Graupel and sleet both are forms of precipitation that come under the same category frozen precipitation. But there are some differences between them that we are going to discuss in this topic graupel vs sleet.
Graupel is a small, round, compressed mass of snow. It is a snow globule or soft hail. This type of precipitation forms when water droplets become supercooled by touching the surface, resulting in approximately 0.08-0.2 inch small pellets. Meteorologists define graupel as small hail and different in both size and shape.
Where Sleet is a simply frozen raindrop. It forms when the snow comes from clouds then melts through an above freezing layer and falls back through the below-freezing layer. Despite some resemblance to hail, there are minor differences between them. Where sleet is translucent small ice pellets and is not broken after hitting the surface, the graupel is fragile and breaks down when it touches the ground. Sleet forms during winter storms and the snowflakes partially melt and refreezes subsequently before hitting the surface. Graupel is formed when the water droplets freeze by touching the surface of snowflakes (1) & (4).
What is graupel?
Graupel is a German term meaning pearl barley. It was first seen in an 1889 weather report and has been included in metrology.
Graupel is referred to as a small and round mass of snow. It is a form of precipitation that forms when water droplets become supercooled after touching the surface of snowflakes. The circumference of snowflakes is approximately 0.08-0.2 inches. It has a milky white color and is small in size and shape.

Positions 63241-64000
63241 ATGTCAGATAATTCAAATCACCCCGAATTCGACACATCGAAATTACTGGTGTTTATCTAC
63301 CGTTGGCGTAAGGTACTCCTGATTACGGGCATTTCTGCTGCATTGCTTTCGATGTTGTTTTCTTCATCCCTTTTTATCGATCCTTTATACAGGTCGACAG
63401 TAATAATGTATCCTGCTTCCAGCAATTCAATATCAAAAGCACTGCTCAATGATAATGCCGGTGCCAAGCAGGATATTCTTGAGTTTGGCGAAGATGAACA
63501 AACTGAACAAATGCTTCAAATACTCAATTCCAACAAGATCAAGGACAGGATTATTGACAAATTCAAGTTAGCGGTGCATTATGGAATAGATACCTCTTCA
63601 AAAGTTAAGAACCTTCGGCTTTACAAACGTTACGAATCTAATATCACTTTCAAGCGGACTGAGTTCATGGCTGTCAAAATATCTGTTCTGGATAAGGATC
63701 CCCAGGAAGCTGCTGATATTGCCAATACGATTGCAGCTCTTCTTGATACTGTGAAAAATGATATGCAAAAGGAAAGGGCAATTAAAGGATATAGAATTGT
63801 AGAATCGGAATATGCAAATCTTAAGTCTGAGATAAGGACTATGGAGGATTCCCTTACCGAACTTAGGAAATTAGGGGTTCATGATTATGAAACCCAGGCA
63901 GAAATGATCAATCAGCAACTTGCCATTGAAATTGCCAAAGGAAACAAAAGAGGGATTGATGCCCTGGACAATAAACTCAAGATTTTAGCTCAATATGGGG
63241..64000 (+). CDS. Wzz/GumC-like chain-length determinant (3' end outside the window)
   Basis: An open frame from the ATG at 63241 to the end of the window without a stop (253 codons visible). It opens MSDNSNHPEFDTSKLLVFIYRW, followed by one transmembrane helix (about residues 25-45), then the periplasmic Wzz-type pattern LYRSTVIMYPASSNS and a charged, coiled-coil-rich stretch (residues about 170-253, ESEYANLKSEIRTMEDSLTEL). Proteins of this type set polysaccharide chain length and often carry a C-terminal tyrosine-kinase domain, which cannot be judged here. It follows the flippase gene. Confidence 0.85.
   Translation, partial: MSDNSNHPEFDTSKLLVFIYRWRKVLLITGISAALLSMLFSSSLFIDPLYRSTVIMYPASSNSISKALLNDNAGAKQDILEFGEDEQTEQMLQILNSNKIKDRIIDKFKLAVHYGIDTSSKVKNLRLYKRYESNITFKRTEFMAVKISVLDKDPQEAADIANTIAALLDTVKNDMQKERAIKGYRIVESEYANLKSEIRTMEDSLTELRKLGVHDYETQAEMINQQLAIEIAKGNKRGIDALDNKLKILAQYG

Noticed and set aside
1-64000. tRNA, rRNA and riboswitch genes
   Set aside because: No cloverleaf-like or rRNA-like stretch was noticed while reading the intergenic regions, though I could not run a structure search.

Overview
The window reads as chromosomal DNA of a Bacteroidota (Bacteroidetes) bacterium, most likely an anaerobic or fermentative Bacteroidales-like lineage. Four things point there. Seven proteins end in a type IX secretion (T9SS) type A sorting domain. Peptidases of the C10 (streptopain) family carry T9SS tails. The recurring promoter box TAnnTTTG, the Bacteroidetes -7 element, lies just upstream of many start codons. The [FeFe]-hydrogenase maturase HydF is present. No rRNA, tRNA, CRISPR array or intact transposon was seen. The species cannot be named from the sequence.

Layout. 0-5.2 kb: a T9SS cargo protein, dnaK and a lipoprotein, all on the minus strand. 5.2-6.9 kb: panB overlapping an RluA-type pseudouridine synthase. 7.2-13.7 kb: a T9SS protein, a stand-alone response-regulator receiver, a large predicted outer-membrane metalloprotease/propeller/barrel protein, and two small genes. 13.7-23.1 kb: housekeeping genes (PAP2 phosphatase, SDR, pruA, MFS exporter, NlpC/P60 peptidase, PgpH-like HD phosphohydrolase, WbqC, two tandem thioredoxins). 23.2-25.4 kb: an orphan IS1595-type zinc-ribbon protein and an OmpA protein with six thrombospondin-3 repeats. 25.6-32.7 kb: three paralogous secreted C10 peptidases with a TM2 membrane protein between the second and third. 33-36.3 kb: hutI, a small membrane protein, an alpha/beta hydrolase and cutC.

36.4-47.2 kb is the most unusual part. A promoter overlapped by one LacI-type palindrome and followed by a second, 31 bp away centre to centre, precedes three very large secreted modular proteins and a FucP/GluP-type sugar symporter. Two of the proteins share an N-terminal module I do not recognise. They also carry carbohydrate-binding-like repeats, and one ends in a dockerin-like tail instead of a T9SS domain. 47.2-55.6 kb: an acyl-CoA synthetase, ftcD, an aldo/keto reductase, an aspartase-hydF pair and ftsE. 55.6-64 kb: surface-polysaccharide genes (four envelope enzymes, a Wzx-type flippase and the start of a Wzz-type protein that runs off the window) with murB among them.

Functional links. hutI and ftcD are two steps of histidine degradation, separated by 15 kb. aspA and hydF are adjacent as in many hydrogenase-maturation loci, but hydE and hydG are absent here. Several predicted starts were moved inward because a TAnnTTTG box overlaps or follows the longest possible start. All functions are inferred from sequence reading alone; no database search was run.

According to the World Meteorological Organization, Graupel is a tiny pellet of snow that breaks down after touching the surface.
Graupel is commonly seen in high-altitude climates and is more dense and granular than ordinary snow (3).
Interesting facts about graupel
- Graupel is usually a winter storm.
- It falls especially in convective springs at higher altitudes.
- The Meter code for graupel is GS.
- It is also called soft hail, or snow pellets.
- Graupels are usually brittle, partially sized, and in a mixture of precipitation, they usually combine with ice crystals instead of snow.
- It is thicker than normal snow.
- Macroscopically, the graupel resembles a smaller size of polystyrene (2).
Process of graupel formation
Graupel is formed when supercooled water droplets become frozen after touching the cold surface, resulting in approximately 2 to 5 mm small pellets. Due to some atmospheric activity, ice crystals meet with super cool water droplets and transform into snowflakes. After touching the surface or hitting the surface, they usually break down and it is referred to as graupel. It is commonly seen in high-altitude climates and is more dense and granular than ordinary snow. The process of graupel formation is mentioned below.
1. Snow forms in the atmosphere.
2. Then those snow crystals fall through a layer of supercooled water droplets.
3. After that the droplets become frozen or rime and form into snowflakes.
4. Then the snowflakes fall down onto the surface and are crushed.
5. Unlike sleet they are fragile in character (4).
What is Sleet?
Sleet is a simply frozen raindrop. It forms when the snow comes from clouds then melts through an above freezing layer and falls back through the below-freezing layer. This type of precipitation is partially melted snow and rain which fall together on the earth’s surface. It is partially frozen but not crystalline.
Sleet is a type of precipitation and is different from snow, hail, and freezing rain. Both warm air and cold air are responsible for sleet formation. Warm air melts the snowflakes partially and the cold air works to refreeze them. When sleet falls on the ground it covers the ground at a depth of one-half inches or more.
Interesting facts about sleet
- Sleet is a natural phenomenon.
- In temperate regions, some snowflakes fall to the ground with rain called sleet.
- It falls on the earth’s surface in the form of frozen precipitation.
- In this process rain and snow occur at the same time.